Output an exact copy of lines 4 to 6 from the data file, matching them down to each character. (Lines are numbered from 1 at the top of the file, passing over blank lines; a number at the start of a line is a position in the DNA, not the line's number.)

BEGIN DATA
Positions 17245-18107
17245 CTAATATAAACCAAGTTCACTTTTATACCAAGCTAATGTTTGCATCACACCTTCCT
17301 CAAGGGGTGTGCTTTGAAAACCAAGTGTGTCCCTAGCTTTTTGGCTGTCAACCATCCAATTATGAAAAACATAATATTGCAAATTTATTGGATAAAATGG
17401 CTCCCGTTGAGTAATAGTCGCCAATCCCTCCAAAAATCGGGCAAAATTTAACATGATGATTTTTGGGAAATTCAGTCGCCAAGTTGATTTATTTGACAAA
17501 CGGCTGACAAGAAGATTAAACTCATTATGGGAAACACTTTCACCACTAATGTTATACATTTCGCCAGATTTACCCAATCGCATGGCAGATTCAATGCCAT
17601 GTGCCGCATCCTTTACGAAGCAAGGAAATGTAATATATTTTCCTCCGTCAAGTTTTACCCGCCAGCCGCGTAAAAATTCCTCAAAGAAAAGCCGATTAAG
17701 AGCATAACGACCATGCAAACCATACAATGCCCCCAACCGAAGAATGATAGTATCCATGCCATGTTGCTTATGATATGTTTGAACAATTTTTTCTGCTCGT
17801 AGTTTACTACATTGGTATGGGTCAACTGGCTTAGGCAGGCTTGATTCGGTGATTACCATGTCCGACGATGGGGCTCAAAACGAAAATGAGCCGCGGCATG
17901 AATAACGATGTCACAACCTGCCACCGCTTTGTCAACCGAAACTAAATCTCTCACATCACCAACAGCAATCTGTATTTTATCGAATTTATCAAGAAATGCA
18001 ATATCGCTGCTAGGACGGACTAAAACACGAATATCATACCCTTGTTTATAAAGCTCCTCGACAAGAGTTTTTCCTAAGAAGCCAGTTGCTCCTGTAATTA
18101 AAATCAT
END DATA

17401 CTCCCGTTGAGTAATAGTCGCCAATCCCTCCAAAAATCGGGCAAAATTTAACATGATGATTTTTGGGAAATTCAGTCGCCAAGTTGATTTATTTGACAAA
17501 CGGCTGACAAGAAGATTAAACTCATTATGGGAAACACTTTCACCACTAATGTTATACATTTCGCCAGATTTACCCAATCGCATGGCAGATTCAATGCCAT
17601 GTGCCGCATCCTTTACGAAGCAAGGAAATGTAATATATTTTCCTCCGTCAAGTTTTACCCGCCAGCCGCGTAAAAATTCCTCAAAGAAAAGCCGATTAAG